As a club, our aim is to:
Embrace diversity and be inclusive by ensuring we attract, develop, support and retain as wide a range of members as possible
We actively support members of our community who identify as trans and we work closely with the LGBT Foundation in Manchester to ensure we are fully inclusive and supportive as a club.
We want to encourage trans people to become more involved in running and feel comfortable in joining and being a member of our club. This page will hopefully help answers most questions but if you have anything else you want to ask or discuss, then please email our Welfare Officer Sarah Rickard.
Transgender is an umbrella term for people whose gender identity differs from their sex assigned at birth and includes those who identify with both genders or neither (called non binary). We acknowledge that trans people may face incorrect assumptions, and remind our members to consider:
- Confusing sex with gender – sex is how you are defined at birth (i.e. male or female, normally based on sex characteristics), whereas gender is a psychological identification encompassing societal roles (i.e. boy/man or girl/woman)
- Sex also includes Intersex which is a general term for a person born with a reproductive or sexual anatomy that doesn’t seem to fit the typical definitions of female or male
- Gender presentation – it’s important not to make assumptions about someone’s gender based on their physical presentation. This is particularly important when thinking about people who identify as non-binary or androgynous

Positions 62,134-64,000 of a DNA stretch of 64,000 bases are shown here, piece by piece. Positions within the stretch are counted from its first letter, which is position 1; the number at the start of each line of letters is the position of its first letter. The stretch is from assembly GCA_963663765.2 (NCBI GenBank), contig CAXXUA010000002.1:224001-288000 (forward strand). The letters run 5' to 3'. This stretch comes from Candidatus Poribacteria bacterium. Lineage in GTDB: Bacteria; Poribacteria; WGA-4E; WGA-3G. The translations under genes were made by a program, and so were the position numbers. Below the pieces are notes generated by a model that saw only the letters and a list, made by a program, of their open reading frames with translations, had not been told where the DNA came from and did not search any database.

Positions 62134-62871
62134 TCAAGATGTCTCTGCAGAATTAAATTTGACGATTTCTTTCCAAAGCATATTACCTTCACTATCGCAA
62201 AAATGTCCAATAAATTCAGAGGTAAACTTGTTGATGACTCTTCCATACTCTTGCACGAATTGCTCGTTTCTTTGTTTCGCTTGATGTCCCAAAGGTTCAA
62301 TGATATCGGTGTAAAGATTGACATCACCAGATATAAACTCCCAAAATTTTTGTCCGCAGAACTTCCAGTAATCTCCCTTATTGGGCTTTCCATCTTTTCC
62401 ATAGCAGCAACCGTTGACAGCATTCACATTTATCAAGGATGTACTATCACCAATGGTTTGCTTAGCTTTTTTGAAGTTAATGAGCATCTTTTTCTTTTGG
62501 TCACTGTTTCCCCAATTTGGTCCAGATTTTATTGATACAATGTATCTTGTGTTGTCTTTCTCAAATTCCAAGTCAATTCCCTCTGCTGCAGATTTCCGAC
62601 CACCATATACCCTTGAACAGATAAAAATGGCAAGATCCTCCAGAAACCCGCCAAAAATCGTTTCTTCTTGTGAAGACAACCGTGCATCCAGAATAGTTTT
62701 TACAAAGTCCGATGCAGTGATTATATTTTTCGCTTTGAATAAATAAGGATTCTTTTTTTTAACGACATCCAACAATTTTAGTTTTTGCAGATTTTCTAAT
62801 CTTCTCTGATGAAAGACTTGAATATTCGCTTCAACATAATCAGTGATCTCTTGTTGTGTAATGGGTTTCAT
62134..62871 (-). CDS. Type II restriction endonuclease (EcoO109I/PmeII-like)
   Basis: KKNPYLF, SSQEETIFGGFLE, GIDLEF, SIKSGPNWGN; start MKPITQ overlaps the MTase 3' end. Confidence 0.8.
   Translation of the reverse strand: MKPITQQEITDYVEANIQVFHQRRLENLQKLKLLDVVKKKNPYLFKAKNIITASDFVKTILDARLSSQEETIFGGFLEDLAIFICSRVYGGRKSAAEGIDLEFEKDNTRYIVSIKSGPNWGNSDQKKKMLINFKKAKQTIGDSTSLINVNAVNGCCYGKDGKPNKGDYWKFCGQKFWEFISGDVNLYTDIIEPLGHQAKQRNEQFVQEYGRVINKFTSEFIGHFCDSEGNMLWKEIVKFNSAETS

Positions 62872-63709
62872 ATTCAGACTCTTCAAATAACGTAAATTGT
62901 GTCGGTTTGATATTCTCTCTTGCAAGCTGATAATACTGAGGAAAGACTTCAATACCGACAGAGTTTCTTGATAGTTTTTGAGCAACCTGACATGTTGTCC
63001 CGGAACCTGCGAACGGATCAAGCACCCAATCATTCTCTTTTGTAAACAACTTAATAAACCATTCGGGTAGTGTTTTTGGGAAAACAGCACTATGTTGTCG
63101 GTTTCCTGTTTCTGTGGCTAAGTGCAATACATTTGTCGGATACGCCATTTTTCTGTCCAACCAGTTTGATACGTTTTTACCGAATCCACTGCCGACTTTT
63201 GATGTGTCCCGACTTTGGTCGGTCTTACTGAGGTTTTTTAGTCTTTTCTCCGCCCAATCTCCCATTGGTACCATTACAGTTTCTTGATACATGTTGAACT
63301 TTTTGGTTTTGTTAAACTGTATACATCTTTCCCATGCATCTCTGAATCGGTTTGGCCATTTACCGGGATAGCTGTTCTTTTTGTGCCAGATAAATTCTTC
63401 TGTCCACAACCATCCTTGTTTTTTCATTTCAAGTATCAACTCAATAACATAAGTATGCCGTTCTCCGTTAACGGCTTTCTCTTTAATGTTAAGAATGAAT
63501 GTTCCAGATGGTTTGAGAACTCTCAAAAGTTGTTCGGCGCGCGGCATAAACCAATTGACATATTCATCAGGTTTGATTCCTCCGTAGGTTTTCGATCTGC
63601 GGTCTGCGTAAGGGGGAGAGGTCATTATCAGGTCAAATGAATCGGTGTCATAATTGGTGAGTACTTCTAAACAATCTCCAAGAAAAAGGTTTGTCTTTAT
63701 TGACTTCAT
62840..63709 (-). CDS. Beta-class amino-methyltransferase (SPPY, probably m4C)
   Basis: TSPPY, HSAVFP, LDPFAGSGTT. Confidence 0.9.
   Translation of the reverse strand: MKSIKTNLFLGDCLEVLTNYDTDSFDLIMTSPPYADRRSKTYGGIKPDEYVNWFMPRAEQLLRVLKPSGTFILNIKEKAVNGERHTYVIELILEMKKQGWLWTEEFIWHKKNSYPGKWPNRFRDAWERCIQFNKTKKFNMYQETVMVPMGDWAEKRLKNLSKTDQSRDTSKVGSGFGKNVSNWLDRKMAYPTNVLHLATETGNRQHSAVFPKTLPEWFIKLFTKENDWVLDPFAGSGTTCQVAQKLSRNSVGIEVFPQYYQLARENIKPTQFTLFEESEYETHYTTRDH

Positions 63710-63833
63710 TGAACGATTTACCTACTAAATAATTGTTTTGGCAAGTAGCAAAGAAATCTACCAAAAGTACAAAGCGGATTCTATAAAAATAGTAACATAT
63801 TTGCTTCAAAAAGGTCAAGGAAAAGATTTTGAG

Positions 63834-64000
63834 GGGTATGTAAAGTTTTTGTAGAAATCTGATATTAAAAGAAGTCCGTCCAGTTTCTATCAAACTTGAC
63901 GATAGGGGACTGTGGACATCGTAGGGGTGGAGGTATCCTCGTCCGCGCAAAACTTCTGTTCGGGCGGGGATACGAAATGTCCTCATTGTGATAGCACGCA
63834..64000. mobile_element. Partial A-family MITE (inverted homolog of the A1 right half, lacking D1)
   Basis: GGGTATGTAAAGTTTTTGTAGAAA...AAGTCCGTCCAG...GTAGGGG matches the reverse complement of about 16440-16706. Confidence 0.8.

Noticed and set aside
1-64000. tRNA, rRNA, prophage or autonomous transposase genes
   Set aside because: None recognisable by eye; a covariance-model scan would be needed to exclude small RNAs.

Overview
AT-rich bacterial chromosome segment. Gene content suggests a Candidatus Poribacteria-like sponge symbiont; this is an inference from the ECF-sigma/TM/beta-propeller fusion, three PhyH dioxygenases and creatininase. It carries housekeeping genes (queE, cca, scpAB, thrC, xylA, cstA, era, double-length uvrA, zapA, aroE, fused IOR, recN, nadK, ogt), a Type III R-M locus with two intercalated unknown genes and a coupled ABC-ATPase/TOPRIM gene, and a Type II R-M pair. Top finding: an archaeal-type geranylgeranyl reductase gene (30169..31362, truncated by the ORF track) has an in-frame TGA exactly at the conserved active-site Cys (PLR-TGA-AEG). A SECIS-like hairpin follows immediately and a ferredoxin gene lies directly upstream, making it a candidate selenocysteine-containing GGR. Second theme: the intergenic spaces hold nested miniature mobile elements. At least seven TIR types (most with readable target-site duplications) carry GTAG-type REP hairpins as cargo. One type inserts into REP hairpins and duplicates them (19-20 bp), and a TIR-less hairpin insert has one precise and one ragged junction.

- Misgendering – making an incorrect assumption about someone’s gender can offend and upset, so it’s important to ask which pronoun to use, such as “he”, “she” or “they”
- Conflating sexuality with gender – trans people can be heterosexual, lesbian, gay or bisexual
- Disclosure – trans people may be “in the closet” or live openly, and this is their decision to make
- The process of change – transitioning to a preferred gender may be an ongoing process that takes time, and may or may not involve surgery or medical treatment
There some good FAQs here and you can find out more about a wide range of trans issues on the LGBT Foundation’s website. You may also want to visit Trans Fit to find out more about getting physically active.
Dealing with transphobia
As an LGBT organisation, we seek to encourage diversity through mutual tolerance and respect of others. Our Code of Conduct clearly sets out our expectations of members and is explicit that we will not accept bullying, harassment, discrimination or victimisation of any kind. Our policy sets out how we deal with any members found breaches our code, which may include expulsion from the club.
Our committee and other members who buddy members attended trans awareness training in August 2016 to ensure that those leading the club are fully aware of issues that may affect trans people, including transphobia. If you have any concerns then it’s important you approach a member of the committee (such as the Welfare Officer) rather than dealing with it yourself.
Members may need to change before or after one of our three weekly sessions and below is a rundown of what is available at each venue. We have spoken with the management of all three facilities to ensure they are aware of and properly support trans users, with Sugden Centre and Sports City developing appropriate policies and ensuring their staff are trained. The Equality Act 2010 legally protects the rights of trans people wishing to use the changing rooms of their choice.
Many club members do not get changed in the facilities provided at these venues, so it won’t look out of place if you don’t want to either!